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ERIC Number: ED264605
Record Type: Non-Journal
Publication Date: 1985-Nov
Pages: 17
Abstractor: N/A
Reference Count: N/A
Philosophy and Reality at a Research University.
Dudczak, Craig A.
Directors of forensics at research universities are subject to a conflict between attaining pedagogically justified goals for forensic activities and the realities incumbent upon the mission of a research university. The ideal, pedagogical view of forensics maintains that a forensics program should offer a broad range of activities, should be accessible to all interested undergraduate students, and should be viewed as humanistic education. However, institutional priorities often diminish the "ideal." As research universities increase their pressures upon all faculty for research productivity, the time allocated for forensics becomes increasingly unrealistic. So the first two ideals of a program, being multi-faceted and appealing to all interested undergraduate students, are likely to be eroded by the demand characteristics and evaluation procedures operating at graduate research universities. Additionally, the shift in the field of communication from a humanistic orientation to a social/behavioral science perspective tends to delegitimize the operation of a forensics program. While there should be a shift in the preparation of the next generation of forensics directors towards this social science perspective, there is some question whether the field of communication will be as accommodating of forensics programs in research universities. (Author/HOD)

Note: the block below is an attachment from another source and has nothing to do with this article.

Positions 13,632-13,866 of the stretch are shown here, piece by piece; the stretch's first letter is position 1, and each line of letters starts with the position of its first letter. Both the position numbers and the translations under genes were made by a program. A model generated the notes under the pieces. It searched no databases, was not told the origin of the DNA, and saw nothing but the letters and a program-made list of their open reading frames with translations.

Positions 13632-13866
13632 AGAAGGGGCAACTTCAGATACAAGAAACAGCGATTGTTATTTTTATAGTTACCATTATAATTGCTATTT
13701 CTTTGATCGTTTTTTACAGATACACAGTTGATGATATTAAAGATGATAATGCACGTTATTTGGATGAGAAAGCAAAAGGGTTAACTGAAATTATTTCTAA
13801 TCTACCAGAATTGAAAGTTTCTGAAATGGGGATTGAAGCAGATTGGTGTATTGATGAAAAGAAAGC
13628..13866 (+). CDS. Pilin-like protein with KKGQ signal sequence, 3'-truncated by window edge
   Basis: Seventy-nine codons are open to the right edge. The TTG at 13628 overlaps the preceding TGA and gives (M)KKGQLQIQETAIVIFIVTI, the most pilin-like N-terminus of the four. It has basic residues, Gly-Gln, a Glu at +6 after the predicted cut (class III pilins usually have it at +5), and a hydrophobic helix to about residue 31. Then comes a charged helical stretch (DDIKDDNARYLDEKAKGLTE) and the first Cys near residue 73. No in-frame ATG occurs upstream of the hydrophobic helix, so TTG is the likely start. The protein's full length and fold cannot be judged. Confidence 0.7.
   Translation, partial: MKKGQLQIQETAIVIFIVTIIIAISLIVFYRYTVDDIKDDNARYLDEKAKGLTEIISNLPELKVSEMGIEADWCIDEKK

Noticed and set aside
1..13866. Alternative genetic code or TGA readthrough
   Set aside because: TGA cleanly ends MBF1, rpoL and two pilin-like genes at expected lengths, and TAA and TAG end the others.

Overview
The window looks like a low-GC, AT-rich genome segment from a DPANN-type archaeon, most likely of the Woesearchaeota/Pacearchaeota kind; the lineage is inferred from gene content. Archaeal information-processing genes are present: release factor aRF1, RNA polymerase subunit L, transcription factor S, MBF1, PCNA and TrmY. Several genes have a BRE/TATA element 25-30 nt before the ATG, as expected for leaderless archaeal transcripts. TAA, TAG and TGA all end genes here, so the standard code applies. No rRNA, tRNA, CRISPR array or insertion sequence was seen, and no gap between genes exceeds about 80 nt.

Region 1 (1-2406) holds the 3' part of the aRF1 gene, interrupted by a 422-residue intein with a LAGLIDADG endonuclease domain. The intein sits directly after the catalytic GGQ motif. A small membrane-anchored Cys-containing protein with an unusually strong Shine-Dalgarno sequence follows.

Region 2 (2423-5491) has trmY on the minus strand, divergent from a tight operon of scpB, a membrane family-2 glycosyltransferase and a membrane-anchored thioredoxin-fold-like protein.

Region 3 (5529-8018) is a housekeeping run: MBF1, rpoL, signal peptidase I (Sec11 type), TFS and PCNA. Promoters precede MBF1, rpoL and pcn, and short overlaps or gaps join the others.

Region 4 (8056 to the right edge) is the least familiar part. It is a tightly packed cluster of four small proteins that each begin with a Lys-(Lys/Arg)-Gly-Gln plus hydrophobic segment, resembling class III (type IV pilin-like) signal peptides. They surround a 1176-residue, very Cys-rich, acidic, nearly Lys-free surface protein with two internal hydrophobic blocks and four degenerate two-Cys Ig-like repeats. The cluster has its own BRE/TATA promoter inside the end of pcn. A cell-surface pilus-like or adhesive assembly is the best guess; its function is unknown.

Publication Type: Opinion Papers; Speeches/Meeting Papers
Education Level: N/A
Audience: N/A
Language: English
Sponsor: N/A
Authoring Institution: N/A